This equation is used to estimate the most correct reaction mechanism function . According to the plotting versus lgTi and a linear regression, if the mechanism studied conforms to certain function, the slope of the straight line should be equal to −1.00000 and the linear correlation coefficient R2 is high Both of (5) and (6) are called Harcourt-Fission model of integral. and were constructed with deducing coefficients of least-square method With a given value of lgTi, the constants C, m, can be determined Substituting the value of back into (9) in conjunction with 1/T allows lnA and E to be calculated [14].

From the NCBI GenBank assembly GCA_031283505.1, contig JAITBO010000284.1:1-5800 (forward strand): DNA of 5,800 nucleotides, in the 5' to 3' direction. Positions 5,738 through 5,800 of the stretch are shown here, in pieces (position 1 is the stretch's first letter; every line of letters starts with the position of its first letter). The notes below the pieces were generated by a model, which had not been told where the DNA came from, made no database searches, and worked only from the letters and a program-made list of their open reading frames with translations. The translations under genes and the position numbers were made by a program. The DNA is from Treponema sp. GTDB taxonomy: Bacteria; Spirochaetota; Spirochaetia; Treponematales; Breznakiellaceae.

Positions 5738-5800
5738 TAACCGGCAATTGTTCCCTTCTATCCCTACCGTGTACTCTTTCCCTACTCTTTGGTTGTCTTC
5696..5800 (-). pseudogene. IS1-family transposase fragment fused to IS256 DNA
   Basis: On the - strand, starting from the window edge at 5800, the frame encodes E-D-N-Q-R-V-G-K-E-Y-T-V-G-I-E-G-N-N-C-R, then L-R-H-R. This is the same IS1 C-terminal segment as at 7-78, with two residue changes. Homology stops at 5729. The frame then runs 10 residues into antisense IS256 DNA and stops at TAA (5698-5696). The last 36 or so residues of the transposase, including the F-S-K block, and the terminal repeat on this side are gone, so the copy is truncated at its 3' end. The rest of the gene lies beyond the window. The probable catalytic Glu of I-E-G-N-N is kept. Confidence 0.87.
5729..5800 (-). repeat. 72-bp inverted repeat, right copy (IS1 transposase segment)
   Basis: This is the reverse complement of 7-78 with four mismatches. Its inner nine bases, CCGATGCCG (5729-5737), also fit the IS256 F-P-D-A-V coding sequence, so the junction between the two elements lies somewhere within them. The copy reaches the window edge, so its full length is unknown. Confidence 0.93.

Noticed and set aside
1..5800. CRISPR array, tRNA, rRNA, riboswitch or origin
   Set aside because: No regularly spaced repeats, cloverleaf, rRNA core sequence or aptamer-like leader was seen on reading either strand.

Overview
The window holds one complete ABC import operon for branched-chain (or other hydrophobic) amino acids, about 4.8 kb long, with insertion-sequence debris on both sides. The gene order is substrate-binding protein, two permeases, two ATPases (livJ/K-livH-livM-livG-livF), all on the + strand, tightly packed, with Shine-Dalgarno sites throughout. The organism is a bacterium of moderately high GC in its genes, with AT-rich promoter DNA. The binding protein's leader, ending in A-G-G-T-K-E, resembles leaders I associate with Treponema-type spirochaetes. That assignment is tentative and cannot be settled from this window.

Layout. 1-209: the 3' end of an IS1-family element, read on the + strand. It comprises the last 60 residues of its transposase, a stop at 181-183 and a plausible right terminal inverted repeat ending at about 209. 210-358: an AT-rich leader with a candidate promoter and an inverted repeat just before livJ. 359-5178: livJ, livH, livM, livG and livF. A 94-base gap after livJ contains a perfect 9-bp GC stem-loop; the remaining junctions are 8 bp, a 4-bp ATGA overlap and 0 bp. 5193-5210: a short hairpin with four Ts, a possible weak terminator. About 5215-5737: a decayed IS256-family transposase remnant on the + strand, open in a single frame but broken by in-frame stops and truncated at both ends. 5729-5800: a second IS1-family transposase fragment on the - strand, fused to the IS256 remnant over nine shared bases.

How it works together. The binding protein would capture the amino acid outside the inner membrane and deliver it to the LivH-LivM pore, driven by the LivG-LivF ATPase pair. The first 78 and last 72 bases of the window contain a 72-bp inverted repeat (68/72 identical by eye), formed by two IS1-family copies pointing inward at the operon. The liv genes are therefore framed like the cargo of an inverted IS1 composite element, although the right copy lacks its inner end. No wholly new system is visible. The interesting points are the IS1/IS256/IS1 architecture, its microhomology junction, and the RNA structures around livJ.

All plots were generated and the lines were fitted using the Origin 8.0 software.

3. Results and Discussion

3.1. Characterization of Materials

The results of proximate, ultimate, and component analysis of P. australis samples are summarized in Table 1, which is in the same order of magnitude as energy crops. The comparison with other terrestrial materials shows a higher amount of ash and cellulose. The volatile matter and lignin contents of P. australis are lower, respectively, while the sulfur content of the samples is approximately equal [15].

3.2. Characteristics of the Thermal Degradation Process